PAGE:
This three-volume encyclopedia set about sex and social issues is well researched and as complete as anyone would want or need. The alphabetized volumes are also divided into six color-coded topic sections: anatomy and physiology; sexual behavior, practice, disorder, and diseases; health, education, and medicines; relationships; legal issues; and social and cultural perspectives. Examining the human anatomy and physiology articles (red), there are topics such as menopause, masculinity, heredity, reproduction, fertility, and more. Every article in the set starts with a boldface brief synopsis of what the article will cover. Each featured subject covers the many facets of it. There is often an interesting sidebar an illustration or photo. For instance, in the fertility article both male and female fertility, as well as, infertility are explained. Among other facts, one learns that low zinc levels are believed to have an effect and hinder sperm production. Another sidebar addresses fertility and aging. Helpful information is here for those seeking it. Each entry has a "see also" box with related articles in the encyclopedia. The theme sexual behaviors, practice, disorder and disease offers seventy articles. Diseases from AIDS, Chlamydia, and genital warts to trichomoniasis are explained. The AIDS/HIV article has connection to articles with abstinence, disease, gay culture, health care, and cultural perspective. The "casual sex" article lists links to alcohol and sex, attraction, contraception, dancing, dating, and sex drive. Anyone reading one article can cross-reference and learn even more. Each article has the topic's history explained. The chastity article includes examples of chastity in history, society, religion, and marriage. The health education and medicine portion is an expansive unit. The student researcher preparing a paper about sex education would find information on abstinence, advice and counseling, contraception, IUDs, as well as, value education—all without a raised eyebrow or the sound of one's father's voice squeaking or mother blushing. The encyclopedia deftly and thoroughly provides the facts without the emotional baggage. Readers learn that even with professional dressers, it may take more than an hour for a geisha to dress. The obi (bows) for a geisha is worn in the front, but prostitutes wear their obi in the back. They discover gag rules, by which certain issues that society opposes cannot be talked about. Reading about Mexico City's gag policy is an example of the convolutions of society and government over abortion. A great deal of misunderstanding of people who are not heterosexual might be cleared up by reading the articles contained in this encyclopedia. Misconceptions have always abounded when it relates to sex and society, past and present. A reader can learn about Aristotle's misogyny when he is quoted, "Women are defective by nature." There are a few errors relating to certain religions, but overall, this encyclopedia set is a wonderful resource. A reference to males having one X shaped chromosome and one Y shaped sex chromosome could perpetuate misconceptions, but the statement is later corrected. There is an expansive glossary and a detailed index as well as a comprehensive "further resources" section. Local school districts or libraries will need to determine whether this set will well serve their populations. Because of its expansive coverage, some parents might be uncomfortable with their youth having this much factual information available. Reviewer: RevaBeth Russell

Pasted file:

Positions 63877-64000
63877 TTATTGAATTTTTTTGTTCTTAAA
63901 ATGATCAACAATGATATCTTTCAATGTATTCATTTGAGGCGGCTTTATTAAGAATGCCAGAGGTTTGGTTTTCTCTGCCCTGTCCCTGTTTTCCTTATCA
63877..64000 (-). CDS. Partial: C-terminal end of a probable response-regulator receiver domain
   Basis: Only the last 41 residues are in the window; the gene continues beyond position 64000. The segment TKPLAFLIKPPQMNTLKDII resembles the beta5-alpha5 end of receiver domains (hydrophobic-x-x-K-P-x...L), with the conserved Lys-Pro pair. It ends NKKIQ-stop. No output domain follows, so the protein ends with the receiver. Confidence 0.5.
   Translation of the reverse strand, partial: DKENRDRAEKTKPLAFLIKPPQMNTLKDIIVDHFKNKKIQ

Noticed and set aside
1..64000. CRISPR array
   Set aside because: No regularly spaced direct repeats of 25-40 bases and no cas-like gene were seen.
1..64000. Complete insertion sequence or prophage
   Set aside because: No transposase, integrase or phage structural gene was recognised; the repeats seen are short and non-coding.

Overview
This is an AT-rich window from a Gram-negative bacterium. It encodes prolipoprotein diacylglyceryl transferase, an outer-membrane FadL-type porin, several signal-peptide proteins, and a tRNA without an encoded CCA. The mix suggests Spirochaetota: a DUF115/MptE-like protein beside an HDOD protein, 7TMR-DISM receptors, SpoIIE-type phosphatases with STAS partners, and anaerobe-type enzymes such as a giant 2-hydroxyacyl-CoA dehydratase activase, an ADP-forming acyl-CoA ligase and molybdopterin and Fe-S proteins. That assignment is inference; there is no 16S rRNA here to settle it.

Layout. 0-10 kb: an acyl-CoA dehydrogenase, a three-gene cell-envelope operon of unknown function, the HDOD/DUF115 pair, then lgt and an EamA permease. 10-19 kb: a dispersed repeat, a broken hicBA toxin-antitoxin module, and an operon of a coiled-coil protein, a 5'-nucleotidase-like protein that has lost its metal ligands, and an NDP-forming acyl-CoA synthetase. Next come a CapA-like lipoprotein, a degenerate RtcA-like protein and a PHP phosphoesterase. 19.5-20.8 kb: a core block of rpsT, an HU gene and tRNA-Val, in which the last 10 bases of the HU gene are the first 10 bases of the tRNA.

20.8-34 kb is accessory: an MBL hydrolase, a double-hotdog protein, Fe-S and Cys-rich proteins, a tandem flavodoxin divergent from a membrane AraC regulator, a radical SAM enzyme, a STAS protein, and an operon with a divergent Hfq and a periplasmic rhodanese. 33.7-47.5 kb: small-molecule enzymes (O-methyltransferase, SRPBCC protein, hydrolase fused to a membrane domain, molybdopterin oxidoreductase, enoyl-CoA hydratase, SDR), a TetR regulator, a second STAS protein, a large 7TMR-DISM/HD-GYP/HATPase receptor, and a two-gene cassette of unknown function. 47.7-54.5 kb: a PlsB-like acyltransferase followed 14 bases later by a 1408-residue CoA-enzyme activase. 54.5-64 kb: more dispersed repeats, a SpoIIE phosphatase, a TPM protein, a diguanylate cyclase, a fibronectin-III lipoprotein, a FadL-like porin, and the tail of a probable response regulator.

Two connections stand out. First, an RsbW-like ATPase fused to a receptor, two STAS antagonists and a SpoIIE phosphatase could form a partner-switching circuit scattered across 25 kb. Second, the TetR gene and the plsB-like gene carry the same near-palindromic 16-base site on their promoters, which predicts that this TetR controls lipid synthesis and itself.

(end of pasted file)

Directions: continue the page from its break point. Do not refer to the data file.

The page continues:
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Cavendish, Marshall Corporation